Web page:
Well, that's about it. Not much else going on here. Direction was dreadful and the Screenplay was simple-minded, and it all makes you think of Kid's matinees of the 40's - I loved those shows but we also got some cartoons and funny shorts to go with it.

      In this one, Duke is a lumberjack/set-up man for a crooked boxing con game working the Northwest with the"Champ" being none other than a youthful Ward Bond. But then Duke adopts an orphan boy, meets Jean Rogers, gets pangs of conscience, and guess what? You guessed correctly, so now you can buy or watch a better DVD, one more worthy of your time and expenditure.
      Best Wishes
      London- England

      The post was edited 3 times, last by ethanedwards ().

    • Re: Conflict (1936)

      Here is another film which I haven't seen, and was not very familiar with, until Keith posted about it here.

      Here is a theater poster, and the second one is a 1949 re-issue.
    • Re: Conflict (1936)

      I finally got to see this movie and I was pleasantly surprised with it. I thought it was better than most of his early B movies, and it was cool seeing Duke in something other than a quicky western. And the fight sequences, while corny by today's standards, were pretty good. The camera angles made it look more real. Like Keith said, "Overall an enjoyable film, and very watchable".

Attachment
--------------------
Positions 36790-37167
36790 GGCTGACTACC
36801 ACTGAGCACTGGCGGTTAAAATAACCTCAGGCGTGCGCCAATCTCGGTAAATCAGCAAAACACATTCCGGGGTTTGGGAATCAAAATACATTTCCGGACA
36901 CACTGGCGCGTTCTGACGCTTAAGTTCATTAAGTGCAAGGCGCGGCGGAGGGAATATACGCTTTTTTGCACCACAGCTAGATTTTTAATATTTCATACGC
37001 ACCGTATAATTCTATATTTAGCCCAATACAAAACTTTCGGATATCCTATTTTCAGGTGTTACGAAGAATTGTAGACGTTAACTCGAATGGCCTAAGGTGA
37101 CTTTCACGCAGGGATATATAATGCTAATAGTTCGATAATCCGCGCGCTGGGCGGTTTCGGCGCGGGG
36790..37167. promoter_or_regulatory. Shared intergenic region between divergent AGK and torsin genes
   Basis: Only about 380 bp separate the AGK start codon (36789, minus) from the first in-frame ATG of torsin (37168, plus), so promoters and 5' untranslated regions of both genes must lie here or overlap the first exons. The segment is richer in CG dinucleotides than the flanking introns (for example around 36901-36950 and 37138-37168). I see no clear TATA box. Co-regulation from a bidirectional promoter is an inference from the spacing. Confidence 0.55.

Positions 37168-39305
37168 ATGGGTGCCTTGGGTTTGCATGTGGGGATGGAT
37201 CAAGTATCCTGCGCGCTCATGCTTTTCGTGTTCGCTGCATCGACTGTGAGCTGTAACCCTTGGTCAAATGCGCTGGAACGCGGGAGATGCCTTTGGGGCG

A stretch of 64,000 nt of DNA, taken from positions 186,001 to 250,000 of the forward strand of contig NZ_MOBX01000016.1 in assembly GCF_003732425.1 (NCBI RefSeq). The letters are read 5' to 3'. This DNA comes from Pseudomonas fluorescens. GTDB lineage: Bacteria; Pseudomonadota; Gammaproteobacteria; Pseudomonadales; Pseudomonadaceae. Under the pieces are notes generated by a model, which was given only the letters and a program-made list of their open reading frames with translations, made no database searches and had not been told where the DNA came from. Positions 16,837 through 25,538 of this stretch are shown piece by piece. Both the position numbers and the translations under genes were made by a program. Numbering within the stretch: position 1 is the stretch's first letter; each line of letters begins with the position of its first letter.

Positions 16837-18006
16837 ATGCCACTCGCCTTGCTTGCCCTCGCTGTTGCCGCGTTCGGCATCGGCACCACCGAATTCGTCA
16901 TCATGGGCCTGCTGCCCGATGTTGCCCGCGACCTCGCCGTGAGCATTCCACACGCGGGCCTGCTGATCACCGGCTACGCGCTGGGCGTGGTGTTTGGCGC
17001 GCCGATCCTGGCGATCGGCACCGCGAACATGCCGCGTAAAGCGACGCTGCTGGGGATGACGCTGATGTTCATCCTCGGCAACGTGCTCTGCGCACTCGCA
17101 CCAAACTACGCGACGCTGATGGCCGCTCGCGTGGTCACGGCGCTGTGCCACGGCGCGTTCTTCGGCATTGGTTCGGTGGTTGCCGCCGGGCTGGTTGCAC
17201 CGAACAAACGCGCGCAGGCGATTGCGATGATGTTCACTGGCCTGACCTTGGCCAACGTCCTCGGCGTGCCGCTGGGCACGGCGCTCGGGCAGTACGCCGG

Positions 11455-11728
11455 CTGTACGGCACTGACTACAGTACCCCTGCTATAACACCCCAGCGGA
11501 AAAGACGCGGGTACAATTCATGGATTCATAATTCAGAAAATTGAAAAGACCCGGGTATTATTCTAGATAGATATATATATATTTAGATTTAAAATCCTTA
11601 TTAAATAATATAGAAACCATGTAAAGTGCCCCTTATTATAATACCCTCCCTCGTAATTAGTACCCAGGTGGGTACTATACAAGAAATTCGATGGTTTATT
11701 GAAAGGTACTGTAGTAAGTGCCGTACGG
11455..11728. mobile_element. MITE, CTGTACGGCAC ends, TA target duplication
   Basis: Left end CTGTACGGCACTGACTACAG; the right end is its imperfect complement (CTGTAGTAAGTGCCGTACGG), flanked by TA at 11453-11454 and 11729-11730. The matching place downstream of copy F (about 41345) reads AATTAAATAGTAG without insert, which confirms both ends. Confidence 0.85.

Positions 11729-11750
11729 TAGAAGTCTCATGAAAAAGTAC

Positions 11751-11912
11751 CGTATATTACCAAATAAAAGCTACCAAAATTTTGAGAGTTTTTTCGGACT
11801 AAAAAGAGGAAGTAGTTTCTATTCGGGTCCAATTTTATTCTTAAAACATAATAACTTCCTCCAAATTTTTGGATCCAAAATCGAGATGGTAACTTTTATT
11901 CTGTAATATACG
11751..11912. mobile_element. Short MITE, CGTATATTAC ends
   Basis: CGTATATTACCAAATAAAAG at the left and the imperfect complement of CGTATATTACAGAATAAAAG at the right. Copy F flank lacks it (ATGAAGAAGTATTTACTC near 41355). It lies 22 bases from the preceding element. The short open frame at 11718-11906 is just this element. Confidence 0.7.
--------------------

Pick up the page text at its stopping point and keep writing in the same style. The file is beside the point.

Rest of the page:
"I couldn't go to sleep at night if the director didn't call 'cut'. "
    • Re: Conflict (1936)

      No, I've never seen it on any DVD collection. I got it from another member. I have no idea why it has never been released. I see it for sale on ebay every now and then, but it is usually a copy of someone's copy.
      "I couldn't go to sleep at night if the director didn't call 'cut'. "
    • Re: Conflict (1936)

      I got "Conflict" on eBay, where there's a guy selling rare and old Duke movies. The print wasn't very good, so it's nice to see the clearer pics posted above.

      The movie's corny, of course--you never doubt that the good guy, Duke, is going to beat the bad guy, Ward Bond. But I have a soft spot for this flick. For one thing, Duke gets an actual chance to act, and he does. He gets to show some range, from a tough underdog determined to win to a tentative and tender suitor.

      He's nowhere as good as he would be, but you can see the potential.

      BTW, does anyone know how many times Duke and Bond appeared together in a movie? Just counting, I have "Conflict," "The Long Journey Home," "The Quiet Man," "3 Godfathers," "They Were Expendable," and, of course, "The Searchers."

      Bond was Duke's best friend; they were both USC football players. Somehow I think it shows on screen, most notably in "The Searchers."

      I think "Conflict" is a small treasure. The studio created its weaknesses. Duke took the flawed material and ran with it. He always gave everything he had.